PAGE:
The cowardly, brutal killing of Gauri Lankesh has led to waves of spontaneous protests in different corners of India. Gauri was a voice of honesty and courage, she challenged the status quo in multiple ways as a single woman, as the editor of a weekly, as an anti-establishment voice, as the proud promoter and practitioner of Kannadiga language and cultures, as a vociferous opponent of Hindutva ideologies. It is known that she was targeted by the Hindutva forces more so after she was convicted of defamation for a story she published in 2008 against a BJP MP Pralhad Joshi and BJP leader Umesh Dushi. She had publicly stated that she intended to challenge the conviction in the higher court, declaring, "Some people want to see me behind bars, but that has not happened."
She was given bail.
She could not be put behind bars. But she could be killed.
Who are the murderers? The investigation has started. Some of her friends and family have asked for a CBI inquiry. Whether it is the state government or a central agency that does the investigation, her killers must be caught and punished.
Karnataka Law Minister TB Jayachandra has said that the manner of Gauri's killing is similar to that of MM Kalburgi, the public intellectual, rationalist thinker who was gunned down at his Karnataka home two years ago. His killers have not yet been identified or punished. Earlier in Maharashtra, two leading intellectuals Govind Pansare and Narendra Dabholkar were shot down. Their killers also have not been identified.
There is a pattern to the targets and the killings, and the needle of suspicion in the latest - that of Gauri points clearly to those who would gain from her death, gain because they think it will send a warning message to all those who challenge their ideology, gain because they think they have silenced a powerful voice.
Her killers may be hired killers, they may be directly members of an organization. But in truth, Gauri was killed by the atmosphere of violence created by the politics of hatred and bigotry in which every communal or casteist fanatic finds legitimacy in the act of killing, of burning, of cruelty.
When a Muslim is lynched on manufactured rumours that a cow has been killed, it is backed by top leaders who use their positions of power to spread the message that this is all pure and good work in defense of religion and religious belief. When Dalit homes are burnt to cinders, they are being taught that Manu Smriti is the benchmark to keep Dalits in their place. When those wearing black coats, mandated to uphold the law, beat up a young man like Kanhaiya Kumar in the premises of a court of law and bay for his blood, they feel no shame, they take pride in their criminal actions. For them, dissent is sedition and this is the way to deal with anti-nationals, that is the word from the very top. When acts of terror are committed by right-wing groups owing allegiance to Hindutva ideologies, and the top investigation agency cautions the public prosecutor to "go soft" in the case, what is it but clear patronage to terror acts? Within a year of such instructions becoming public, all the accused get released on bail. This is the environment which encourages killings of those who challenge this politics - like Gauri Lankesh.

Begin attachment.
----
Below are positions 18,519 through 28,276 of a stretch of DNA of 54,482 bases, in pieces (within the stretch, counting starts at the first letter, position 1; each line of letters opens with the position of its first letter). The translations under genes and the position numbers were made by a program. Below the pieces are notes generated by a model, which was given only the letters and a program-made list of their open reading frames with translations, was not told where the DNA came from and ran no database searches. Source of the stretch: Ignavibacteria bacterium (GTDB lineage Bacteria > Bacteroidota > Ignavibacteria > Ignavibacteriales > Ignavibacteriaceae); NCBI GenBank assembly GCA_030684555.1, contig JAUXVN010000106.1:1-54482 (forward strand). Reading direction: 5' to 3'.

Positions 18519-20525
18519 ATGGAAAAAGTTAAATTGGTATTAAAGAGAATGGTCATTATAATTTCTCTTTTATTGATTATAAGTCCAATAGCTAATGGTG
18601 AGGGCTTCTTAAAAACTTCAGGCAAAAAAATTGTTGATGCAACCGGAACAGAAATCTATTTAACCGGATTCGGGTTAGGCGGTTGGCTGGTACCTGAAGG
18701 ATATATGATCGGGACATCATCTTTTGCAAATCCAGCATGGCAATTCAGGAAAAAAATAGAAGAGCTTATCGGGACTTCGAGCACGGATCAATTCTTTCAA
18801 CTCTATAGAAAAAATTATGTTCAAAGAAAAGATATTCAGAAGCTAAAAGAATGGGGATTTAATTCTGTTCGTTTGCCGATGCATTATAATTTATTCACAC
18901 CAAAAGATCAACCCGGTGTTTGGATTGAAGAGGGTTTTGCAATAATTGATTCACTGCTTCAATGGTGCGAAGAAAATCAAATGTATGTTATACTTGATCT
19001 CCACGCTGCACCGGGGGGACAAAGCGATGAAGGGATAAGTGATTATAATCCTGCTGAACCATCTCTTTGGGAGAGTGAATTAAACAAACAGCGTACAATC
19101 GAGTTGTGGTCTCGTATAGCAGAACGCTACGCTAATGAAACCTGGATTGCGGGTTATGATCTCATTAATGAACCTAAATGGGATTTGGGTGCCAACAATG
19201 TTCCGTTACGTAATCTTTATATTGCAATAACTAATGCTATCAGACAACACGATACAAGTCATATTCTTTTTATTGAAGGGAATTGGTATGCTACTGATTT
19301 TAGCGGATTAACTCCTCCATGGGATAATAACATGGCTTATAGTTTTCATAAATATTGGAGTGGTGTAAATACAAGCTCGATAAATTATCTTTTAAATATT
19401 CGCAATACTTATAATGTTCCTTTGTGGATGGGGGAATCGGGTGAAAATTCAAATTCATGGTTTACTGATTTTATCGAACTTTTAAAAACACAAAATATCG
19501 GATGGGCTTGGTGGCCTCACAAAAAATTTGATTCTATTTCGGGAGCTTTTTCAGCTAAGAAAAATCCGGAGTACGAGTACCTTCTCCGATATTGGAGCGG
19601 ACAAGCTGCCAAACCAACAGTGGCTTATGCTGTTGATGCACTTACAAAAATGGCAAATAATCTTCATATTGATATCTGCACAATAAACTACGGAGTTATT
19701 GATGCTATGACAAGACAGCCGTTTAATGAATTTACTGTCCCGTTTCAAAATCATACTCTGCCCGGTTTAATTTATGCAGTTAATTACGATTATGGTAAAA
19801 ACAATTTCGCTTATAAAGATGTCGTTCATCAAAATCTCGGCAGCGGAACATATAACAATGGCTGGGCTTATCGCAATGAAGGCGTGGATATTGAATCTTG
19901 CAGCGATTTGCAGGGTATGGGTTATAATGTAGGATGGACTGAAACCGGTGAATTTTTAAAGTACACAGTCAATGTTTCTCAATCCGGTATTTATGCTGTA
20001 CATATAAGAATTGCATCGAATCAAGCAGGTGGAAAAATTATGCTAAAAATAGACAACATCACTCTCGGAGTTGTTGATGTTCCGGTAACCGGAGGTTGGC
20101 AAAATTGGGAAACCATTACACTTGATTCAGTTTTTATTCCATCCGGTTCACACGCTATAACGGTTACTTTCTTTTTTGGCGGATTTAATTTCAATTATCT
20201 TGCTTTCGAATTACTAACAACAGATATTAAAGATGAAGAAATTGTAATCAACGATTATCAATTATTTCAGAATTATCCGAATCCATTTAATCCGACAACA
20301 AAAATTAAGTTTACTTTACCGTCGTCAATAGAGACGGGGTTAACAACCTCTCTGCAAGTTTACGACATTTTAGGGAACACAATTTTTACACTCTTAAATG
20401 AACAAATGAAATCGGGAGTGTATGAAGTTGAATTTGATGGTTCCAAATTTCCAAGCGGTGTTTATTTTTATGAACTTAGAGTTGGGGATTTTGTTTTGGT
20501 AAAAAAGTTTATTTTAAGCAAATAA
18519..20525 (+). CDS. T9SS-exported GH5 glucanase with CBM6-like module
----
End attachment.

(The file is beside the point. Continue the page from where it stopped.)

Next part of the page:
This is how the communal right wing operates: create an environment of hatred and let the fanatics do the job. That is the atmosphere created when Gandhi was killed. In 1994, after the demolition of the Babri Masjid, when the country was deeply wounded by communal hatred and violence, an interview of Gopal Godse, younger brother of Nathuram Godse, was published in the magazine "Frontline".
In a chilling telling of Gandhi's assassination, he describes how an atmosphere is created. "It many times happens that the clouds gather in the skies and we assume that in the next 15 minutes it will rain. But things happen otherwise. Winds blow and take away the clouds...so what is required for the rainfall? That particular atmosphere, the particular degree of temperature to be connected with the particles of water in the cloud. And then they take the shape of water to drop to the earth...so there might have been conspiracies and conspiracies and the wind might have come and blown them away. But when everything was in order, this conspiracy (the killing of Gandhi) proved to be fruitful..." So spoke the brother of Gandhi's killer who had stated proudly in the interview "all the brothers were in the RSS. Nathuram, Dattatreya, myself and Govind. You can say we grew up in the RSS rather than in our home. It was like a family to us."
RSS spokespersons today claim that the RSS has gone through many stages - from "ignorance about it, to opposition to it and now, acceptance" of the organization. The widespread protests against the killing of Gauri in which most people, rightly or mistakenly believe that it is the hand of the Hindutva forces behind it, just as in the killings of Pansare, Dabholkar and Kalburgi, show that there is no "acceptance", there can never be "acceptance" and that truth and justice will prevail.
We deeply mourn the loss of Gauri Lankesh. We extend deep condolences to her family and large numbers of friends and admirers. Her vibrant life and work will always be an inspiration and will live on as will the values and progressive politics she held so dear to her heart.Brinda Karat is a Politburo member of the CPI(M) and a former Member of the Rajya Sabha.Disclaimer: The opinions expressed within this article are the personal opinions of the author. The facts and opinions appearing in the article do not reflect the views of NDTV and NDTV does not assume any responsibility or liability for the same.